Parshiyot Nitzavim/Vayeilech 5770: Mutual Responsibility — Key to The Ge’ula?

by Moshe Burt

Our Parsha Nitzavim sets the tone for the final doubleheader parshiyot by opening with Moshe Rabbeinu addressing the B’nai Yisrael on the final day of his life:

“Atem Nitzavim HaYom… You are standing today, all of you, before Hashem, your G’d…. for you to pass into the convenant of Hashem, …that Hashem… seals with you today in order to establish you as a people to Him and that He be a G’d to you as He spoke to you and as He swore to your forefathers, to Avraham, to Yitzchak and to Yaakov.” (Artscroll Stone Edition Chumash, Sefer Devarim Perek 29, posukim 9-13)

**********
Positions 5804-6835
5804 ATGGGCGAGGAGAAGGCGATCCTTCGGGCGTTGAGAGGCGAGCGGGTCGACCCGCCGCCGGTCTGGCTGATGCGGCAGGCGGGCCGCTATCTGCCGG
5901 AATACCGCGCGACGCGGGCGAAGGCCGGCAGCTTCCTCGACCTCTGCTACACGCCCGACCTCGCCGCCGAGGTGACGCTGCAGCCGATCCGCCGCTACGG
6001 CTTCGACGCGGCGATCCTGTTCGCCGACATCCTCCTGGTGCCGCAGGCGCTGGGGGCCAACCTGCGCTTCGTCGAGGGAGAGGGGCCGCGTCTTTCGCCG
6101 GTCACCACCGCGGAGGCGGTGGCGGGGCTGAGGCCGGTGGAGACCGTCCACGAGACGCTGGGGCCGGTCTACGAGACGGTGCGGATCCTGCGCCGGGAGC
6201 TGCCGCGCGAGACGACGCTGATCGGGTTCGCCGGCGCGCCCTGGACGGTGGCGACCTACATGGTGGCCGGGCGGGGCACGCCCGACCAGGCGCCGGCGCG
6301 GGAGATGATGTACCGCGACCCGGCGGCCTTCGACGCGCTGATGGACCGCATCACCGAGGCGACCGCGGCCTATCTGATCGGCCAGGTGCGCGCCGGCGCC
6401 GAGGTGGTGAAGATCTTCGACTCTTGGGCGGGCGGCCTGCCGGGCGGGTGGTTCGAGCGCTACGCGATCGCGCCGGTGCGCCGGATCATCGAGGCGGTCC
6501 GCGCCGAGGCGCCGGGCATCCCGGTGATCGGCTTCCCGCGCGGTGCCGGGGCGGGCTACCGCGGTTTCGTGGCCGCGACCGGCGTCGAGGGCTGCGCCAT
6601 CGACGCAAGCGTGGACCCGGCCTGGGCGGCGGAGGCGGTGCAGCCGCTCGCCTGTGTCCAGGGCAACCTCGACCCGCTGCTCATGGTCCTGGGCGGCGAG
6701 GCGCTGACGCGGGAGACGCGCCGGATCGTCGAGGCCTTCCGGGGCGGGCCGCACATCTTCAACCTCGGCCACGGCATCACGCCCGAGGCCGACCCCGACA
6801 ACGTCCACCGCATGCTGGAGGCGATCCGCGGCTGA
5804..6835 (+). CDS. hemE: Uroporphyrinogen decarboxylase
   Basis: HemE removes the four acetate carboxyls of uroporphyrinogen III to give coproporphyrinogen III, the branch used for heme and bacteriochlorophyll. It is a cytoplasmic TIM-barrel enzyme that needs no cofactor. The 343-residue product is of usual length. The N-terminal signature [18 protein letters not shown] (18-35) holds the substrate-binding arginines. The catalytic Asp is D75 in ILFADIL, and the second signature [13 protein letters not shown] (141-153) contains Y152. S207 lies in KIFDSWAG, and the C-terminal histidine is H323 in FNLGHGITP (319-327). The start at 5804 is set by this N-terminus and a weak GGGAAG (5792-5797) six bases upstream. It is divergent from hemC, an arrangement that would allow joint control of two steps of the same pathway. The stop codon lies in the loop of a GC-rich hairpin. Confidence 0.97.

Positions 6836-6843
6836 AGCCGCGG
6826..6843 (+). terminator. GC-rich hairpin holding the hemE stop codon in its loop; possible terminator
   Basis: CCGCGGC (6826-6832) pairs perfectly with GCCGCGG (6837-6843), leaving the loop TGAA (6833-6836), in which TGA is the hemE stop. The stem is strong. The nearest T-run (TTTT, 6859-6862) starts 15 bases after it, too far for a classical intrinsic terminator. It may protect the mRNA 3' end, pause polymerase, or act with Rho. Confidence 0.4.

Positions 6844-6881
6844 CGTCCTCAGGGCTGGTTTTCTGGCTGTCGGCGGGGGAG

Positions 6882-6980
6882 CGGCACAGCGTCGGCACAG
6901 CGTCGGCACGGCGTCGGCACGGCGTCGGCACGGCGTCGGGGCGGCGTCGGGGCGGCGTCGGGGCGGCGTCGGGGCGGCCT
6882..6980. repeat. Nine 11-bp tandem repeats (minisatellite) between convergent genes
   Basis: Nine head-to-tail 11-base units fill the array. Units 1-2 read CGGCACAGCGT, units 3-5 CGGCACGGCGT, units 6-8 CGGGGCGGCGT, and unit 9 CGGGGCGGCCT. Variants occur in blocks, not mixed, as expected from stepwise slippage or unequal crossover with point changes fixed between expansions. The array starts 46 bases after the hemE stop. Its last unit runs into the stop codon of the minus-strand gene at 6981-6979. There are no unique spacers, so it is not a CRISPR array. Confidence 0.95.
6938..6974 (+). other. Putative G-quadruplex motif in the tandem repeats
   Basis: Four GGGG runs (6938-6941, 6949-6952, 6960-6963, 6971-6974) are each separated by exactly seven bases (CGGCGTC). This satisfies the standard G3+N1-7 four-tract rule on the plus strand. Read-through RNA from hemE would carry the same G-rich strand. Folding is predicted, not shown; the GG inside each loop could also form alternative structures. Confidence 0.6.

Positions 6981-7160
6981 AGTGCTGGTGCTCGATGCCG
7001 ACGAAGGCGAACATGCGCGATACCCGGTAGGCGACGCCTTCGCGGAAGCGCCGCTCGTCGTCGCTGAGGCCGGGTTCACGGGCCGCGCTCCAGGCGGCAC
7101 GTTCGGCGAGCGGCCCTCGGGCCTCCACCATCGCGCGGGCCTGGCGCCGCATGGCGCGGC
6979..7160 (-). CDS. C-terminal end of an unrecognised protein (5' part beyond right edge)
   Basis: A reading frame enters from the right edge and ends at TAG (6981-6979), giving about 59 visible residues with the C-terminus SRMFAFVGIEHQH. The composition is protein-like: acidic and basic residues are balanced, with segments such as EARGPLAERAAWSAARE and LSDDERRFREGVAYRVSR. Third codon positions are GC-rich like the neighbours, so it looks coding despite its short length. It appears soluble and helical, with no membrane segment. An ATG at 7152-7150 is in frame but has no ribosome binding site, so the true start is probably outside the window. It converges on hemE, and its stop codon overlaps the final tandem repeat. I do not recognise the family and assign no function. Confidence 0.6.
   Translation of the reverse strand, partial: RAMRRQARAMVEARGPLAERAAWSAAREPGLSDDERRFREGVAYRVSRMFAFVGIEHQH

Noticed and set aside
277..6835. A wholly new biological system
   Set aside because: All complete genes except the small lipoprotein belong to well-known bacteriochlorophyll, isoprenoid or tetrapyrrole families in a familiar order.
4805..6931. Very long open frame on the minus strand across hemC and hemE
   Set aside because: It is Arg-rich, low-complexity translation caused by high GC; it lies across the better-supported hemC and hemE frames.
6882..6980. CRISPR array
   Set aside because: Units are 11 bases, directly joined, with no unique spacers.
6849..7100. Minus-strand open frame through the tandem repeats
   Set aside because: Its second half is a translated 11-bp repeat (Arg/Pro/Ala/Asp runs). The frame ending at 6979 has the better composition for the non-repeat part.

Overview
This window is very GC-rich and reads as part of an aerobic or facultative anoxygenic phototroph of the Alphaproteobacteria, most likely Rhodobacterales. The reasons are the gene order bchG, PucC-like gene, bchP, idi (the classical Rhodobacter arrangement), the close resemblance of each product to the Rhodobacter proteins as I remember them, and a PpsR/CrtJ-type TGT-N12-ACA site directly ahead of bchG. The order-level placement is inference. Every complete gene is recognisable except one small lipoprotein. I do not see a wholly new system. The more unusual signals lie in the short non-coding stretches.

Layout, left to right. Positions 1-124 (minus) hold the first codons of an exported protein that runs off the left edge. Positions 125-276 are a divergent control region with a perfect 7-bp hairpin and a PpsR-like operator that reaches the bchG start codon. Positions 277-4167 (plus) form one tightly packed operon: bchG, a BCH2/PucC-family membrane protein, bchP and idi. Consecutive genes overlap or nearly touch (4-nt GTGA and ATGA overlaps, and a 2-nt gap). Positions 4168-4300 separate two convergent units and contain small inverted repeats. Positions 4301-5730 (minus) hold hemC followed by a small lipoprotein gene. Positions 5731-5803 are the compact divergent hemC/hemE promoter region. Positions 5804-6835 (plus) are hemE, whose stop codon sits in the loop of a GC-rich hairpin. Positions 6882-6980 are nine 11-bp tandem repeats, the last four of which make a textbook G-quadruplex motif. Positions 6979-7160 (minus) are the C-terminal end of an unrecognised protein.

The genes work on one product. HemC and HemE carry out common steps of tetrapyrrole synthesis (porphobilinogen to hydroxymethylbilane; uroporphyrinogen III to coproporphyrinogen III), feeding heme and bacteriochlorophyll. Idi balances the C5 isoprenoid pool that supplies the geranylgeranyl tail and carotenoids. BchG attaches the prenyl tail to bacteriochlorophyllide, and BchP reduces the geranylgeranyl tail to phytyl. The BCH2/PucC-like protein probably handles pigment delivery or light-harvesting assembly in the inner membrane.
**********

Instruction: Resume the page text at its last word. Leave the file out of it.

But why is Moshe speaking here about entering into the Covenant of Hashem? Weren’t the B’nai Yisrael initiated into the Covenant back at Matan Torah when they gave this response?:

“Everything that Hashem has spoken we will do… (Artscroll Stone Edition Chumash, Sefer Sh’mos. Perek 19, posuk 8 )

The Stone Chumash introduction to Parsha Nitzavim (page 1086) states on this question:

What is new about this Covenant was the concept of responsibility for one and another, under which every Jew is obligated to help others observe the Torah and to restrain them from violating it. This is why Moshe [as the Stone Chumash cites in Or HaChaim]… said that Hashem would not hold them [presumably the collective — the Kehal] responsible for sins that had been done secretly, but that they would be liable for transgressions committed openly. This…. explains why one may not be apathetic to the shortcomings of others and why public desecrations of the Torah are the concern of every Jew of good conscience.